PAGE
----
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05/18/2022

Could Canada's supply of baby formula run dry?

Parents of toddlers these days are concerned about baby formula shortages. A major recall in the United States affecting the top manufacturer of baby formula, coupled with supply chain challenges, has made things difficult for parents.

Some parents are driving hours to get the right product for their baby. In more than six states, over 50% of retail stores are out of stock. Breast milk banks are getting organized, and many organizations are helping desperate parents. Product is available, but it may not be the brand their baby is accustomed to and that, of course, can be a problem for nervous parents.

In February, Abbott, the largest baby formula maker in the U.S., voluntarily recalled products manufactured at its Michigan plant and closed the facility following reports that four infants had fallen ill from bacterial infections. Two toddlers allegedly died after having consumed formula produced at the plant. A whistle-blower alerted the FDA last year as to what was going on at the plant. Abbott still denies everything.

The plant in Michigan could be shut down for another two months, if not more. Regulators would typically expedite the opening of such an important plant. We saw this during COVID with major meat plants, but the relationship with the FDA and Abbott is clearly fractured.

When only three companies manufacture approximately 98% of what is consumed in the country, things will escalate when a recall occurs. The baby formula market is not that profitable since birth rates have been dropping in the U.S. When a market is shrinking, getting new players is challenging.

It’s not the first time baby formula has made international headlines. In 2008, China had its own baby formula scandal when thousands of toddlers were hospitalized, and a few actually died after a top manufacturer added melamine to their formula. For months, everything was hidden from the public since Beijing did not want any bad publicity as it was hosting the Summer Olympics that year. This became one of the most significant food safety scandals in history.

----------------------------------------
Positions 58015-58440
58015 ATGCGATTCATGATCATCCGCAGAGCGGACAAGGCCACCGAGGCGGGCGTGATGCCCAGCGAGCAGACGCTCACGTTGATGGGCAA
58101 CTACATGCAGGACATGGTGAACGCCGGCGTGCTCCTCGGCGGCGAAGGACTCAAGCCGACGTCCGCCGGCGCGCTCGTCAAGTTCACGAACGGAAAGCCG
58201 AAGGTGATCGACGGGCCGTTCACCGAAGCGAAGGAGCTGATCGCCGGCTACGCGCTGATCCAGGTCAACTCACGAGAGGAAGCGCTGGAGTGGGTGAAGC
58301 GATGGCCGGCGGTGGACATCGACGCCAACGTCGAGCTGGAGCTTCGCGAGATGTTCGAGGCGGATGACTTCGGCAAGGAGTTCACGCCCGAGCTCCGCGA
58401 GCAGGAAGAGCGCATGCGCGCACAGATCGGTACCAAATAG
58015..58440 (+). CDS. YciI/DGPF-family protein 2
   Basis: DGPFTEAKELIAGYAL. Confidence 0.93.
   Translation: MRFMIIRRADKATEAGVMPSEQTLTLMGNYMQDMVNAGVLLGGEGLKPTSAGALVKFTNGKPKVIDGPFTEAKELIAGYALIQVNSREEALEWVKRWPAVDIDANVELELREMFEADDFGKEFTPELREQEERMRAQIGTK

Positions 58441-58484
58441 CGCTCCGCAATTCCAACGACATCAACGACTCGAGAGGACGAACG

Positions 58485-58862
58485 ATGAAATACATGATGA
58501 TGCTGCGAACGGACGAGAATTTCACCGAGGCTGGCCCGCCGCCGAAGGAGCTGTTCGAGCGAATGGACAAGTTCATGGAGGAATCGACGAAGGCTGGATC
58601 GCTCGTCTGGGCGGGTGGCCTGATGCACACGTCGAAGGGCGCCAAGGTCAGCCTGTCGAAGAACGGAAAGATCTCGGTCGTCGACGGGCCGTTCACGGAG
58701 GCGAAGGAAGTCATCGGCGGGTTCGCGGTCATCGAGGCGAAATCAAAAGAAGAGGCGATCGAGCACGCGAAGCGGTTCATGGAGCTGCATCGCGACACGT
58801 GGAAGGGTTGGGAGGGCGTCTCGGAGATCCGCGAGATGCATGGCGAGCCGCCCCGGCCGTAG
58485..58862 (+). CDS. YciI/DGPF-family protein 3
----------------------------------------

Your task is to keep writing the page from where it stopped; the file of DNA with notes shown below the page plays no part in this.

The situation might be a little different in Canada. First, demand for baby formula in the United States is typically higher than it is in Canada. According to the CDC, about 56% of infants in the U.S. are breastfed up to the age of six months. In Canada, that rate is above 80%, according to the International Journal for Equity in Health. Reliance on baby formula in the United Sates is more acute. Also, Health Canada has temporarily allowed other infant formula brands from the U.S., the U.K., Ireland, and Germany to be imported into Canada. This measure will help put many parents at ease. Still, most of the baby formula consumed in Canada is imported, so any hiccups outside of Canada can impact our supplies at any given time.

But, most Canadians don’t know Canada is home to a large baby formula plant. Canada Royal Milk, owned by China's Feihe International, built a plant in Kingston, Ont. in 2017. It is the largest baby formula plant in Canada by far. However, all its products are shipped back to China. The plant itself uses Canadian cow and goat milk. For any experts who understand how the Canadian dairy sector works, this is troubling.

Cow milk is partially subsidized by Canadian taxpayers, but dairy farmers also have expensive government-sanctioned quotas intended to only serve Canadians. Supply management is about feeding ourselves and nobody else. Supply management is considered one of the most protectionist policies we have in Canadian agriculture. But for baby formula, we produce for China, almost exclusively. Something is not right.

Selling to China is not the problem. After all, China’s melamine scare in 2008 made Canadian dairy products all the more attractive. It’s hard to blame an industry for capitalizing on an opportunity. But this dairy is Canadian dairy. To get Canadians to buy into our supply management regime, and to produce what we need in Canada, Canadian dairy farmers have long argued we can't ship milk abroad and grow the Asian market. Since dairy farmers have no incentive to grow any markets at all, we have allowed a Chinese-owned company to invest in Canada, only to ship our own food back to China.

Subsidizing and protecting our own milk production to serve other markets is not what supply management was designed to do when it was implemented more than 50 years ago. The milk sold to Royal Milk should not only be off quota, but the facility should also be Canadian owned and operated so some of the focus would be on the Canadian market itself. 

For Canadian consumers, having access to Canadian made baby formula would also be reassuring, but dairy farmers just don’t think about the market that way. Money is money, and who is being fed is totally secondary. For Canada, this is truly our own baby formula problem.

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